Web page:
Preseason testing analysis: Which State is the most agile?

THE current sporting hiatus serves as somewhat of an extended preseason for the nation’s brightest AFL Draft prospects, who will be itching to get back on the field. Aside from a few scratch matches on the eve of Round 1, much of the 2020 class has had little in the way of competition thus far.

But preseason testing always serves to get the competitive juices flowing, with players from each region and academy coming together to test where they rate athletically. Rookie Me hosted the preseason testing in Victoria, South Australia, Queensland and Tasmania, while the AFL completed testing in Western Australia and NSW/ACT.

In our next analysis of the results from those days around the country, we take a look at the agility test scores and try to answer the question of ‘Which State is the most agile?’. We have compiled the top 10 scores from each State, an overall top 10, and averages from around the nation to help answer the question. Stay tuned for results across each test in the near future.

>> SCROLL DOWN FOR THE OVERALL TOP 10

STATE TOP 10’s

New South Wales:

1. Jordan Endemann (Sydney Swans Academy) – 8.23 seconds
=2. Cooper Wilson (Sydney Swans Academy) – 8.26
=2. Oscar Davis (Sydney Swans Academy) – 8.26
4. Harry Grant (GWS GIANTS Academy) – 8.306
5. Matthew McKenzie (Sydney Swans Academy) – 8.36
6. Fraser Kelly (GWS GIANTS Academy) – 8.367
7. Thomas Longmire (Sydney Swans Academy) – 8.41
8. Harrison Grintell (GWS GIANTS Academy) – 8.414
9. Marco Rossmann (Sydney Swans Academy) – 8.43
10. Kai Watts (GWS GIANTS Academy) – 8.441

Top 10 Average: 8.347 seconds (6th)

The Swans Academy again makes up most of the NSW top 10, with six talents making up the list – including the entire top three. Jordan Endemann again showcased his athleticism with the quickest time, while top-aged academy standout Marco Rossmann also snuck into the rankings. Harry Grant was GWS’ niftiest mover, clocking up a 8.306-second effort, with 2019 Under-16 State MVP Kai Watts rounding out the list. NSW was one of just two states not to boast a time under eight seconds.

Queensland:

1. Tahj Abberley (Brisbane Lions Academy) – 7.84 seconds
=2. Darcy Prest (Brisbane Lions Academy) – 7.86
=2. Caleb Hammond (Brisbane Lions Academy) – 7.86
4. Riley Buckland (Gold Coast SUNS Academy) – 7.97
5. Kirk McGrory (Brisbane Lions Academy) – 8.18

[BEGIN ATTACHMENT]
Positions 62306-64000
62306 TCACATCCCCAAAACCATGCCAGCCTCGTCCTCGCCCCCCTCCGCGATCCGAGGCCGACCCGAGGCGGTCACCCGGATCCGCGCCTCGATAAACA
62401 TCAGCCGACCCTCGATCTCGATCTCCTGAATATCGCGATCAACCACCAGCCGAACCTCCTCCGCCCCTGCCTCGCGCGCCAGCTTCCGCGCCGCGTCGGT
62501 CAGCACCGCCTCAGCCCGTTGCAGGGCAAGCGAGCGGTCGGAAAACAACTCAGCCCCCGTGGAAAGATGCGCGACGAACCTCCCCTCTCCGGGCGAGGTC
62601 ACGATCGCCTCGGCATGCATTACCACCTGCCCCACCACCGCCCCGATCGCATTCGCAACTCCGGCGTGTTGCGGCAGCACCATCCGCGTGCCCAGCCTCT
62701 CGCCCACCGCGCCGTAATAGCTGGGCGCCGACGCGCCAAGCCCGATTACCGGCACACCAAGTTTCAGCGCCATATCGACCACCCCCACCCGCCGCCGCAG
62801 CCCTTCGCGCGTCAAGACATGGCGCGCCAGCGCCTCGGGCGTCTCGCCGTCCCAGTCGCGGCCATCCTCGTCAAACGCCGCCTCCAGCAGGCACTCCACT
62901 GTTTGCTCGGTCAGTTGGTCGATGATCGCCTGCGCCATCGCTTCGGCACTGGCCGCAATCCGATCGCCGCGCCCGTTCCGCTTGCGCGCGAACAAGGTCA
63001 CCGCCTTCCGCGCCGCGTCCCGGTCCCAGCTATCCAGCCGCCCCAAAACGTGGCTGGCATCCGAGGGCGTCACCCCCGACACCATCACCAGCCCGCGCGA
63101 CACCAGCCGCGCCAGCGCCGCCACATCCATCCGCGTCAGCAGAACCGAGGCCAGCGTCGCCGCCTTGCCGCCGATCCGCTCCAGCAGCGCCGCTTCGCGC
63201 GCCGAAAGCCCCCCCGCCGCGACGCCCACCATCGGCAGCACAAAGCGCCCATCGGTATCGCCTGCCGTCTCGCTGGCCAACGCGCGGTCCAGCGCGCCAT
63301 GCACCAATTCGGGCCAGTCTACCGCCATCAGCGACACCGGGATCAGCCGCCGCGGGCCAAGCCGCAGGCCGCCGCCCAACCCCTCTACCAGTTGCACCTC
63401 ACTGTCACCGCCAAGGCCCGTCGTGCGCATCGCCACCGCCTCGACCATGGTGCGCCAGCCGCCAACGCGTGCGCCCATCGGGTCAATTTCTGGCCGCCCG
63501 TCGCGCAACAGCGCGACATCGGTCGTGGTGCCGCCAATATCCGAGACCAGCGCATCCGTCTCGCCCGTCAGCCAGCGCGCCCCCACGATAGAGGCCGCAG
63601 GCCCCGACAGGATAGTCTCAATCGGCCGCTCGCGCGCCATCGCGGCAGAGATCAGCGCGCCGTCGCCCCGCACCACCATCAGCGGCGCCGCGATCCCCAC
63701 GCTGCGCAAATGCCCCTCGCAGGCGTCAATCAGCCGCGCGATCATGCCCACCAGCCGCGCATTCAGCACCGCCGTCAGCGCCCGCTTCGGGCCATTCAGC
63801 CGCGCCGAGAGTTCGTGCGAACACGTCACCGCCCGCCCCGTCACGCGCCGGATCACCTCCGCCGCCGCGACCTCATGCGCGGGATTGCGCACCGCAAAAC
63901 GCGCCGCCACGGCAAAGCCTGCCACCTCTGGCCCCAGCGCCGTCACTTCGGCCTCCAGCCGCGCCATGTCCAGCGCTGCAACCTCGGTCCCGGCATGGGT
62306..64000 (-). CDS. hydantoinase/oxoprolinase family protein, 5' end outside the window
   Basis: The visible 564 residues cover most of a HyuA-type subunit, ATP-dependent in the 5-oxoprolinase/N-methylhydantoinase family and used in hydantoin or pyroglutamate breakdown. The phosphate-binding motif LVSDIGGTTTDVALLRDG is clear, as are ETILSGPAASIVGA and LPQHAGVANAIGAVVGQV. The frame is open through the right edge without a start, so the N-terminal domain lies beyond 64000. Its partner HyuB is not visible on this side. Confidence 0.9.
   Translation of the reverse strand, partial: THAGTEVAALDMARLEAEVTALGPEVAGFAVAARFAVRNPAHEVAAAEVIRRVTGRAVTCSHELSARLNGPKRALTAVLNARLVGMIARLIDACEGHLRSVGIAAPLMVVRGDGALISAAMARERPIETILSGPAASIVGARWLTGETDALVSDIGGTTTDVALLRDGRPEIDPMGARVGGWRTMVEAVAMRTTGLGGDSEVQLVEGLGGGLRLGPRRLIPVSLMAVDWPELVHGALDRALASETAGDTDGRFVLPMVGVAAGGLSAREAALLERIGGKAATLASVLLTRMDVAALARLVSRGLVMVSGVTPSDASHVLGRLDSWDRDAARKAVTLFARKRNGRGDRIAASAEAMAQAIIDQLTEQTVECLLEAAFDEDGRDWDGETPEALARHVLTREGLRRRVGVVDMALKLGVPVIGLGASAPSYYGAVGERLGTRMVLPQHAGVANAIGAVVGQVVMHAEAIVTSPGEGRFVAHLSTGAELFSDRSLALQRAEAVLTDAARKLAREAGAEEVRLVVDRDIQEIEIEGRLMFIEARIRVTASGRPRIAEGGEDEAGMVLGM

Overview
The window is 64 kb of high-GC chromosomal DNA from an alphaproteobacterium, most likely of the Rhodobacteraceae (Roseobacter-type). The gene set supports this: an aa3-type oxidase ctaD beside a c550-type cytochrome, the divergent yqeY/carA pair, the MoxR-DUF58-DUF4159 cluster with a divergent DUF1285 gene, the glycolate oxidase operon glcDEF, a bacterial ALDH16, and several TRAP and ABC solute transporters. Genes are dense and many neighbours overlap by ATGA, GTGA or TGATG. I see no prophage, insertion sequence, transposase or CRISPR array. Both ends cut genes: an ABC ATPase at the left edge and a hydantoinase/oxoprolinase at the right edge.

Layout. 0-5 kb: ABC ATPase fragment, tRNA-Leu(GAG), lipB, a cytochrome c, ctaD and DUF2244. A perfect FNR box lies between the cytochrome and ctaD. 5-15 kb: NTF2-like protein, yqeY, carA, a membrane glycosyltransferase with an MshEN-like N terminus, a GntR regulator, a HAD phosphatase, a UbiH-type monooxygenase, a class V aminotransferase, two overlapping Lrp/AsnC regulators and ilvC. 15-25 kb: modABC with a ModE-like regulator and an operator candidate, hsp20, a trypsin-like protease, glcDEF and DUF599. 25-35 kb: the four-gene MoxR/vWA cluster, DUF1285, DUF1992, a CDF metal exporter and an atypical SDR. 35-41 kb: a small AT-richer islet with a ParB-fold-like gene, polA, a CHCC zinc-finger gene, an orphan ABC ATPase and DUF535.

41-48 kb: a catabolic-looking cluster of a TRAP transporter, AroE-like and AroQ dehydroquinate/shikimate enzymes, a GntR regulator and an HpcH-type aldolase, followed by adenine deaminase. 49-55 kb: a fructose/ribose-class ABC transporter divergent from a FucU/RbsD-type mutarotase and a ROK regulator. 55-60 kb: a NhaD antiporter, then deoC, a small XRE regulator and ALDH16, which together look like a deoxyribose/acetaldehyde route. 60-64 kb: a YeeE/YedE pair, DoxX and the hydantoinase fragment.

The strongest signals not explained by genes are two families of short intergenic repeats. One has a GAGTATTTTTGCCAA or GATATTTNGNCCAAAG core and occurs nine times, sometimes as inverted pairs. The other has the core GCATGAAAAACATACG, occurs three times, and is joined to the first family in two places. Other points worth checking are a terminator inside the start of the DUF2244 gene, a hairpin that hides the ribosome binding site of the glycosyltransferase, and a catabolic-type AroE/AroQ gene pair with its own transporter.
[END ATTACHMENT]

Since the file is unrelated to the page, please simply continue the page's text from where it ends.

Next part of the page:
6. Billy Evers (Gold Coast SUNS Academy) – 8.19
7. Damon Eastwell (Brisbane Lions Academy) – 8.22
8. Will Tasker (Brisbane Lions Academy) – 8.23
9. Lochlan Harrop (Brisbane Lions Academy) – 8.24
10. Shaye Walsh (Gold Coast SUNS Academy) – 8.25

Top 10 Average: 8.084 seconds (2nd)

It was hardly a surprise to see Tahj Abberley again not only feature among the elite ranks for Queensland, but to also claim top spot for his scintillating 7.84-second run. A number of players also made their second and third features on top 10 lists with fantastic times, as the Lions’ academy made up for 70 per cent of the top 10, including the entire podium. The Queenslanders’ elites were the second-quickest on average.

South Australia:

1. Lachlan Grubb (Central District) – 7.94 seconds
2. Connor Willsmore (Sturt) – 8.05
3. James Willis (North Adelaide) – 8.06
4. Nasiah Wanganeen (Glenelg) – 8.11
=5. Jordan Kasianowicz (WWT Eagles) – 8.16
=5. Connor Blackwell (West Adelaide) – 8.16
7. Luke Mitton (South Adelaide) – 8.20
8. Jacob Godden (WWT Eagles) – 8.24
=9. Antonio Zappia (Norwood) – 8.25
=9. Riley Hughes (Central District) – 8.25

Top 10 Average: 8.142 seconds (4th)

SA Academy Hub gun Lachlan Grubb utilised every bit of his athletics background to notch his state’s best time as the sole athlete to clock in at under eight seconds. He, and fellow Bulldog Riley Hughes bookended the 10, while the likes of Connor Willsmore and Luke Mitton made yet another appearance among the top ranks. The Croweaters were once again middle of the road overall through, coming in fourth when compared to other states’ best figures.